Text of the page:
Bank of America Cuts Ties With Companies That Run Detention Centers After Visiting Homestead

Bank of America Cuts Ties With Companies That Run Detention Centers After Visiting Homestead

Bank of America cut ties with companies that run private prisons and detention facilities after officials visited a facility where migrant children are being held in Florida.

The company told CNN that while it appreciates "steps they have taken to properly execute their contractual and humanitarian responsibilities," it ultimately decided to "exit the relationships."

"Lacking further legal and policy clarity, and in recognition of the concerns of our employees and stakeholders in the communities we serve, it is our intention to exit these relationships," a company spokesperson said.

The move came just one day after bank officials toured the Homestead center, a facility near Miami where child migrants are being detained for long periods of time in unsanitary and unsafe conditions.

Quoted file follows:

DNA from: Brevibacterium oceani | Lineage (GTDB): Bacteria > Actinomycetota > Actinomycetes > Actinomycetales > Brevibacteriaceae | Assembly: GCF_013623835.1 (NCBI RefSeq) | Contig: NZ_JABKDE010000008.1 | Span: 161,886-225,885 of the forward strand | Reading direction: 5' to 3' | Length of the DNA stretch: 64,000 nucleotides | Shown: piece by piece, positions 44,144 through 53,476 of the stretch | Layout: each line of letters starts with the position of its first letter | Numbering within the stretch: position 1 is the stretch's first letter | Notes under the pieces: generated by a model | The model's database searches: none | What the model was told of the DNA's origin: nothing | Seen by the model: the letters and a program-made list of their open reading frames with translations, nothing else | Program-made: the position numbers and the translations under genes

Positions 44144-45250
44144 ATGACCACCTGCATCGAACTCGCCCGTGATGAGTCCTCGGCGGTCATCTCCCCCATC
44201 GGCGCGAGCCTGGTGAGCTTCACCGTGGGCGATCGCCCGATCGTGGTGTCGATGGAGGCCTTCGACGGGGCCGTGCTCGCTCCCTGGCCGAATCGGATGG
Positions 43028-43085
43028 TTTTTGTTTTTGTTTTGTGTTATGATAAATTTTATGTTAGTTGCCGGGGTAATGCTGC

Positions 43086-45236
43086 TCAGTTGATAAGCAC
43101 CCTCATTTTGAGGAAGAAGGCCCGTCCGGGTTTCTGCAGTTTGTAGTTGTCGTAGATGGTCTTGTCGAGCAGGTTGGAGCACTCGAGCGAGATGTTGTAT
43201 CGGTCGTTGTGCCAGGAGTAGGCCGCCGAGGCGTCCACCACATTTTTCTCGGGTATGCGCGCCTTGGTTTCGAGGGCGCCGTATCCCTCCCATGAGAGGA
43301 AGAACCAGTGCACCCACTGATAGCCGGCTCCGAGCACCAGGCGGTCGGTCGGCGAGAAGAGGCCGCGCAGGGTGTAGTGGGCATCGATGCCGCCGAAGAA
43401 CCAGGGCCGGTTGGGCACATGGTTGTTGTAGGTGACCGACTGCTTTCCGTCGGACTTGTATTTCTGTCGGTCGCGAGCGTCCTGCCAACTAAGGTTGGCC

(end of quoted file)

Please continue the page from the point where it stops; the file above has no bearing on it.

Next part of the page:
Move came after Miami Herald report:

The company’s decision came after the Miami Herald reported that Bank of America was financing Caliburn, the company that runs the Homestead facility under a government contract.

According to the report, Bank of America gave the company a $380 million loan and extended it a $75 million credit line.

The Herald noted that the facility is not a “prison” but "protesters say it functions as one. The minors held inside are not allowed to leave."

Banks cut ties with private prisons:

The move comes as numerous banks distance themselves from the private prison industry.

"CoreCivic and Geo Group, the two largest private prison operators in the US, have already felt the effects of a growing distrust against their industry. JPMorgan Chase announced it would no longer finance private prisons and detention centers in March — a major blow for the two companies that have received at least $254 million in debt from the bank," Vox reported. "The two private prison operators have also lost funding from Wells Fargo, thanks in part to pressure from activists and lawmakers. When Wells Fargo CEO Timothy Sloan was questioned by the House Financial Services Committee for their business practices March 13, Rep. Alexandria Ocasio-Cortez (D-NY) criticized the bank for “financing the caging of children” — a claim that Sloan denied. Soon after, a statement from Wells Fargo reiterated that the bank had already cut ties with CoreCivic and was on track to withdraw from financing Geo Group as soon as possible."

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